Rare Classroom: Bardet-Biedl Syndrome

Welcome to the Rare Classroom, a new series from Patient Worthy. Rare Classroom is designed for the curious reader who wants to get informed on some of the rarest, most mysterious diseases and conditions. There are thousands of rare diseases out there, but only a very small number of them have viable treatments and regularly make the news. This series is an opportunity to learn the basics about some of the diseases that almost no one hears much about or that we otherwise haven’t been able to report on very often.

Eyes front and ears open. Class is now in session.

The disease that we will be learning about today is:

Bardet-Biedl Syndrome

What is Bardet-Biedl Syndrome?

  • Bardet-Biedl Syndrome is a rare genetic disorder with highly variable symptoms which may include retinal degeneration, obesity, reduced kidney function, and polydactyly (extra digits of the hands or feet) among many other features.​
  • BBS affects less than 3,000 individuals in the U.S. Because it is so rare, BBS may not be recognized early.​
  • There is no cure for Bardet-Biedl syndrome.
  • BBS is officially a “rare disease” affecting approximately 1 in 250,000 people around the world.

How Do You Get It?

  • While there are more than 20 genes associated with BBS, the underlying cause regardless of gene is malfunction of primary cilia, a key component of cellular communication. BBS is thus categorized as a ciliopathy, or a disease of the cilia.​
  • The biochemical mechanism that leads to this syndrome is still not fully understood.​

What Are The Symptoms?

  • BBS affects almost every organ system, and its diagnosis is based on different features of BBS such as:
    • Impaired vision​
    • Obesity​
    • Problems affecting urinary and genital organ function​
    • Chronic kidney disease​
    • Extra fingers and toes
      • Other malformations may also occur (webbing, shortness, or curving)​
    • Problems with language, thinking, judgment and memory
    • Developmental delays​
    • Endocrine disorders that may affect growth and development, metabolism, sexual function, reproduction and mood
    • Behavioral problems ​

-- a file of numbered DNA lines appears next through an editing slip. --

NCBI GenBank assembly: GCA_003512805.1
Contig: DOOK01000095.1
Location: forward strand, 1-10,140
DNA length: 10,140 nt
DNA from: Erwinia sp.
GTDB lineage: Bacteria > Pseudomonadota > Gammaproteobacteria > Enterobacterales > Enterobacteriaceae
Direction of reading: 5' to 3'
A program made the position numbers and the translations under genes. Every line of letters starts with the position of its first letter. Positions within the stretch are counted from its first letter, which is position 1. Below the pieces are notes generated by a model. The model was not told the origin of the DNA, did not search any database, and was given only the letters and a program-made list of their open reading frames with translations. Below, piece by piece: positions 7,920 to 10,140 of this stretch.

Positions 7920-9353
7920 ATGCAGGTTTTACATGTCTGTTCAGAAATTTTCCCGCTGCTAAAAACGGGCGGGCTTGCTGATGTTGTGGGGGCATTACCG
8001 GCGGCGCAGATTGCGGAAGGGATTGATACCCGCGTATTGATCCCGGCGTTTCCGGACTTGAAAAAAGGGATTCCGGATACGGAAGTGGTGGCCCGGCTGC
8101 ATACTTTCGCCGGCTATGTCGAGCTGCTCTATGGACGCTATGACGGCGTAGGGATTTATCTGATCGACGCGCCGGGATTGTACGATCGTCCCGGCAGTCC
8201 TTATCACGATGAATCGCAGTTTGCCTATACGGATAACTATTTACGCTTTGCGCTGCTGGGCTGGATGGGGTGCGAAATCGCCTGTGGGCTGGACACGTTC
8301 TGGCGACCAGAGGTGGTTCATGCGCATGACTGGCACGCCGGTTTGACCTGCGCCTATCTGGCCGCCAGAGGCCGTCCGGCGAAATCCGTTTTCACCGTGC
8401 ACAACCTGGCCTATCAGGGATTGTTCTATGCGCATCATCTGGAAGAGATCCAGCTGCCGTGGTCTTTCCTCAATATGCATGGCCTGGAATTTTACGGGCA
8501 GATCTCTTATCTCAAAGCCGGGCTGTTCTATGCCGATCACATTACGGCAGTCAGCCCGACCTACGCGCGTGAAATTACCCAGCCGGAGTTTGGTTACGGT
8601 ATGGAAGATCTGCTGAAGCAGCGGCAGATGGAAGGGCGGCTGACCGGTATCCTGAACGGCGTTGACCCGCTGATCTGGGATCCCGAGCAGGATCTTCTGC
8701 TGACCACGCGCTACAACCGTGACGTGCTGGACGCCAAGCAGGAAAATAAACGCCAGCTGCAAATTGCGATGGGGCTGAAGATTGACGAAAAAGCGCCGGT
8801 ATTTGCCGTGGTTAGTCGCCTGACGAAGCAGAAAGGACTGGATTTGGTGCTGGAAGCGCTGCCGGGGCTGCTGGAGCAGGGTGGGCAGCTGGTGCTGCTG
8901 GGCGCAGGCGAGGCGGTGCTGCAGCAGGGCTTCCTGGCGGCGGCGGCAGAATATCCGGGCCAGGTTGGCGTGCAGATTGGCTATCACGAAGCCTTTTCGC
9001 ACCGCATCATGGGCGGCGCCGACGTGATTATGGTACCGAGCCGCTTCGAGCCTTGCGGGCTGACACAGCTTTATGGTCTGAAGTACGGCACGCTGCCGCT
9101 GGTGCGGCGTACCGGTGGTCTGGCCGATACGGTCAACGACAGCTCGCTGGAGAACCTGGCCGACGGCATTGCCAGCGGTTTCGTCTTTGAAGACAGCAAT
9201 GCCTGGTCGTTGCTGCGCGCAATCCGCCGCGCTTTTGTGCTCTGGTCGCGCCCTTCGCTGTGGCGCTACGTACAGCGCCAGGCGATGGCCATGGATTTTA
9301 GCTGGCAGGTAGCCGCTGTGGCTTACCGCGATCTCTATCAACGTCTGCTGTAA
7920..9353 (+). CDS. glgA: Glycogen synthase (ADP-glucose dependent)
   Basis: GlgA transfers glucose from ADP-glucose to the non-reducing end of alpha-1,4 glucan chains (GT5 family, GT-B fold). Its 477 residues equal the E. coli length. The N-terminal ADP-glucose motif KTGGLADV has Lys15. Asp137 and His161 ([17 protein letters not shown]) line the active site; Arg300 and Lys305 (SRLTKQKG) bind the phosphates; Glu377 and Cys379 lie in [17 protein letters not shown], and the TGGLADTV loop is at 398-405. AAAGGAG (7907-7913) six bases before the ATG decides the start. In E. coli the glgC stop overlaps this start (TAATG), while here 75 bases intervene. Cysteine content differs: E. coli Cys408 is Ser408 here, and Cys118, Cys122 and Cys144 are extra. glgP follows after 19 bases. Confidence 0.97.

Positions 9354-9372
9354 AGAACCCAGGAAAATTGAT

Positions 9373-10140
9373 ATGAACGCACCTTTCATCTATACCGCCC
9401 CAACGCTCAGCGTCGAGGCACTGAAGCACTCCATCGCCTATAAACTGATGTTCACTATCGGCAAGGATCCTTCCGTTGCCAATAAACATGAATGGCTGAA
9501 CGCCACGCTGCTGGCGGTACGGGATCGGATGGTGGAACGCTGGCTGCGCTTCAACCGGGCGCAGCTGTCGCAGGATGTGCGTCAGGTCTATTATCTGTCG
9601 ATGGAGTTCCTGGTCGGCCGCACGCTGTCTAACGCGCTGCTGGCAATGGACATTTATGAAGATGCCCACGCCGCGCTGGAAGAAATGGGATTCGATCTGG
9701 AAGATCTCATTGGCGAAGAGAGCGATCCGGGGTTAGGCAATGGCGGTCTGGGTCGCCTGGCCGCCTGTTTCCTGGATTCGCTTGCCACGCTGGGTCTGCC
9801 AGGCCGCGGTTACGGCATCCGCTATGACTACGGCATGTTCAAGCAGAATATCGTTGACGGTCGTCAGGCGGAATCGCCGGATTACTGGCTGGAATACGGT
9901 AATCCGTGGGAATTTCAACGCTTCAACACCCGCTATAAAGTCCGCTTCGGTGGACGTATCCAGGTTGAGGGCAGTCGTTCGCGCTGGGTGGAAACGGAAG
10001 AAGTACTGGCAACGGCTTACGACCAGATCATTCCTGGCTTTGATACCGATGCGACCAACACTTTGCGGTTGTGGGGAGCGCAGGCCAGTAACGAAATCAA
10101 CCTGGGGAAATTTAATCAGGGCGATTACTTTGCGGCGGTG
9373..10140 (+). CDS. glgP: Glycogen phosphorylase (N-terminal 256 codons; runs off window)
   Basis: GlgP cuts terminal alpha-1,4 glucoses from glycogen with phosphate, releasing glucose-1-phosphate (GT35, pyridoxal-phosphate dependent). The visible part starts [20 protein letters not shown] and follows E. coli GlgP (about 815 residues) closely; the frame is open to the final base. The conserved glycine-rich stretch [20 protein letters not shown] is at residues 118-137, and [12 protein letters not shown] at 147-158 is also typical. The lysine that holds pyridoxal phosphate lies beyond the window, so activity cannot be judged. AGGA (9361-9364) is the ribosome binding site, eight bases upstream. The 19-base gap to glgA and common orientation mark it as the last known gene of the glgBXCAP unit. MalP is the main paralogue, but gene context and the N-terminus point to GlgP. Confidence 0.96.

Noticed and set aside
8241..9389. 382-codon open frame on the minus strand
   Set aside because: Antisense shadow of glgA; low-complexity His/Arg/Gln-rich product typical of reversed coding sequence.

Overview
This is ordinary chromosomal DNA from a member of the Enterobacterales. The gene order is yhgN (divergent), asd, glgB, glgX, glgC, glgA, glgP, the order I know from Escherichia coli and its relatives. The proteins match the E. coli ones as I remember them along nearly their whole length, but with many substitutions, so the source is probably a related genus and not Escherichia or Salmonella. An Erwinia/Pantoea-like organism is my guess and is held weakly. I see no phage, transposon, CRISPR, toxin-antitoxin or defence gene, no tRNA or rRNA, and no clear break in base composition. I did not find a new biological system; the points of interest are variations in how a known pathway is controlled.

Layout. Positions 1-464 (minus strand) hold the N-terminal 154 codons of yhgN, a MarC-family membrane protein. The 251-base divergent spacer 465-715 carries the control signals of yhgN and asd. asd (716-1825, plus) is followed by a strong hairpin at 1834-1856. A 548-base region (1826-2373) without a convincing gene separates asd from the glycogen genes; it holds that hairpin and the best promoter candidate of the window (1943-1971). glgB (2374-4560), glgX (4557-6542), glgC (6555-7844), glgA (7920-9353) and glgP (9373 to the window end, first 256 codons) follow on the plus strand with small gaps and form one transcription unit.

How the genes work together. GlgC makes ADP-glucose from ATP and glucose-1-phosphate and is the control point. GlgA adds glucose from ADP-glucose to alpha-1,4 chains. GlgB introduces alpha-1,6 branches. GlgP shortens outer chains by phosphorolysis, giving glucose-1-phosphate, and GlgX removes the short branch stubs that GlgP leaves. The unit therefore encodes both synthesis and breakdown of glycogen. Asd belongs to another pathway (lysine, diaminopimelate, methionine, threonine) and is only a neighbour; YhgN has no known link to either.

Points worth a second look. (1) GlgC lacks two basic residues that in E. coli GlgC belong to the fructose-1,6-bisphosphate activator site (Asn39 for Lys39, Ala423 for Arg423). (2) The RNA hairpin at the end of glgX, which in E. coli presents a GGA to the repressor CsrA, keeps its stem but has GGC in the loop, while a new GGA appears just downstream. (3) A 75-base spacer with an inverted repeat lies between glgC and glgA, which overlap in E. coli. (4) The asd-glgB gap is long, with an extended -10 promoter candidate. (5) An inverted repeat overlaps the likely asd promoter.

• Neurological problems ​
    • Hypertension (high blood pressure)​​
    • Speech disorders ​
    • Dental anomalies (small teeth, small lower jaw, short teeth) ​
    • Lack of a sense of smell (anosmia) ​
    • ​Short stature relative to parents’ height
    • Thyroid problems
    • Flat, wide feet

How Is It Treated?

  • There are no treatments for all of the characteristics associated with Bardet-Biedl syndrome.
  • As vision worsens, individuals will benefit from the use of low-vision aids and orientation as well as from mobility training. ​
  • Researchers have identified 12 genes that are linked to Bardet-Biedl syndrome, giving them clear targets for treatment development.​
  • Children with BBS benefit greatly from therapies like physical therapy, occupational therapy, speech therapy and vision services. Everyone with BBS benefits from exercise and careful attention to diet to limit weight gain.​
  • Early intervention can allow children to live the most normal life possible and manage symptoms, but there is no cure for the disease at this time.​
  • For Bardet-Biedl syndrome, renal failure is very common and is the most likely cause of death. Managing renal issues can improve life expectancy and quality of life.​
  • While some people with BBS lose most of their vision by their mid-teens, others have maintained enough vision to drive into their 30s. ​
  • While some people with BBS have significant learning disabilities and cognitive impairment, others do not and have IQ scores well above normal.
  • Most treatment research for the disease falls into three categories:
  • ​Stem cell therapy: Delivering new cells without the defective BBS gene that can multiply and replace defective cells within the body.
  • Gene therapy: Rather than replacing cells, replacing the defective gene inside of existing cells.
  • Suppressor therapy: Rather than changing DNA with new cells or in existing cells, overcoming the limitations of those cells by boosting their function through the inactivation of other genes or cellular pathways.​

Where Can I Learn More???

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